SAN MARCOS —The crews at the San Marcos Water Treatment Plant have stopped adding fluoride to the city’s water supply, following the will of city voters who approved a referendum Nov. 3 to halt the practice.
The Guadalupe-Blanco River Authority, which runs the water plant, stopped adding the fluoride on Thursday. It will take a few days for the additive to be completely gone from the city supply, officials said.
“To be clear, the water supply has some naturally occurring fluoride. However, we will not put additional fluoride into the supply,” Jerry Sharp, manager of the San Marcos water treatment plant, said in a statement.
“Residents should not experience any change to the water’s taste or odor,” added Tom Taggart, head of the city’s Water-Wastewater Utility Department.
Taggart said San Marcos has been “working expeditiously” on the transition since last week’s election, in which nearly 61 percent of San Marcos voters approved a referendum to halt fluoridation.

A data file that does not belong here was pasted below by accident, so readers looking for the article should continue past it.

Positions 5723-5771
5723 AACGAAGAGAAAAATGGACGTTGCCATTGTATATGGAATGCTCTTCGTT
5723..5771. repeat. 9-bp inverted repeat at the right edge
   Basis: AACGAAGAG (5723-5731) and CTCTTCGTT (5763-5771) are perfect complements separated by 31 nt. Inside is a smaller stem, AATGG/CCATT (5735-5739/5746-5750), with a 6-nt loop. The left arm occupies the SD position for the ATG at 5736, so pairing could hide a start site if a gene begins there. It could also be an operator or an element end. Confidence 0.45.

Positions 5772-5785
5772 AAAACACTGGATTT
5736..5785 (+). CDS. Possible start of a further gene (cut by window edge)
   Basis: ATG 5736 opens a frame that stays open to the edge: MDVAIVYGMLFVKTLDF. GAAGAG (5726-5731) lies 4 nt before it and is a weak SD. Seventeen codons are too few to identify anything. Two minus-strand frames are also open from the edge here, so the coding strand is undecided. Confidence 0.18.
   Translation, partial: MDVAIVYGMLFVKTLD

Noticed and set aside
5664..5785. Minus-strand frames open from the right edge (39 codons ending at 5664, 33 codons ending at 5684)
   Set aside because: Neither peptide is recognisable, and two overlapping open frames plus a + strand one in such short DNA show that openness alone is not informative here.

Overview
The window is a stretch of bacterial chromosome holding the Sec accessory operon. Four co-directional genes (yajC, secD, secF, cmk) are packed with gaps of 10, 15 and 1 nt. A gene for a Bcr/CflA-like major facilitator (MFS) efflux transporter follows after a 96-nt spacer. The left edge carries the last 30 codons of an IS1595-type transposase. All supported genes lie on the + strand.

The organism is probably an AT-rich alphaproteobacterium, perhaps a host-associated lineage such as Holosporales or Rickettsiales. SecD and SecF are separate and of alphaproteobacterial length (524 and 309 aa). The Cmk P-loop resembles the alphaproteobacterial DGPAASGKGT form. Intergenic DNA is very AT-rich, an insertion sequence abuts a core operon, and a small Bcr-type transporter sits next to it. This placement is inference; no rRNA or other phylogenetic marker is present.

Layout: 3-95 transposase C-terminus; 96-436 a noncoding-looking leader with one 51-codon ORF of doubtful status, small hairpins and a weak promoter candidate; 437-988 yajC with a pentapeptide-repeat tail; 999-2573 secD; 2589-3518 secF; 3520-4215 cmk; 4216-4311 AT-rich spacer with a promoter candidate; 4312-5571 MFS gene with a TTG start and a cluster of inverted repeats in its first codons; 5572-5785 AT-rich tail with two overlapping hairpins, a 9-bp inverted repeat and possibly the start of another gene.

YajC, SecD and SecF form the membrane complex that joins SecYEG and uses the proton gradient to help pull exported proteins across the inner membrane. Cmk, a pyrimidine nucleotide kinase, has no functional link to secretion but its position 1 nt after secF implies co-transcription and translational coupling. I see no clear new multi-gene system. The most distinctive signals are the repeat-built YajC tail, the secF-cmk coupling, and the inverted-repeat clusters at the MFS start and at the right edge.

Sam Brannon, organizer of the Fluoride-Free San Marcos Coalition that pushed for Proposition 1, said he is ecstatic about how quickly the measure is taking effect.
“From the minute they stop putting (fluoride in the water), it’s a positive effect on people because we’re no longer being poisoned by hazardous waste,” he told the University Star, the student newspaper at Texas State University.
Fluoride critics claim the additive causes an array of health defects when consumed in drinking water. Most health officials, however, have said that the widespread adoption of fluoridation following World War II is a success story that has greatly improved dental health and that fears of health defects are based on shaky science.
Putting an end to fluoridation in San Marcos may affect other water customers as well. The San Marcos water plant sends water into a pipeline along Interstate 35 that serves several other cities and utilities, including the cities of Kyle and Buda, the Sunfield development, the Goforth Special Utility District and Monarch Water.
San Marcos officials have notified the Texas Commission on Environmental Quality (TCEQ) and plan to work with any of the municipalities that want to maintain the addition of fluoride in their respective water supplies by retrofitting their points of service with equipment acquired and installed through a state grant program.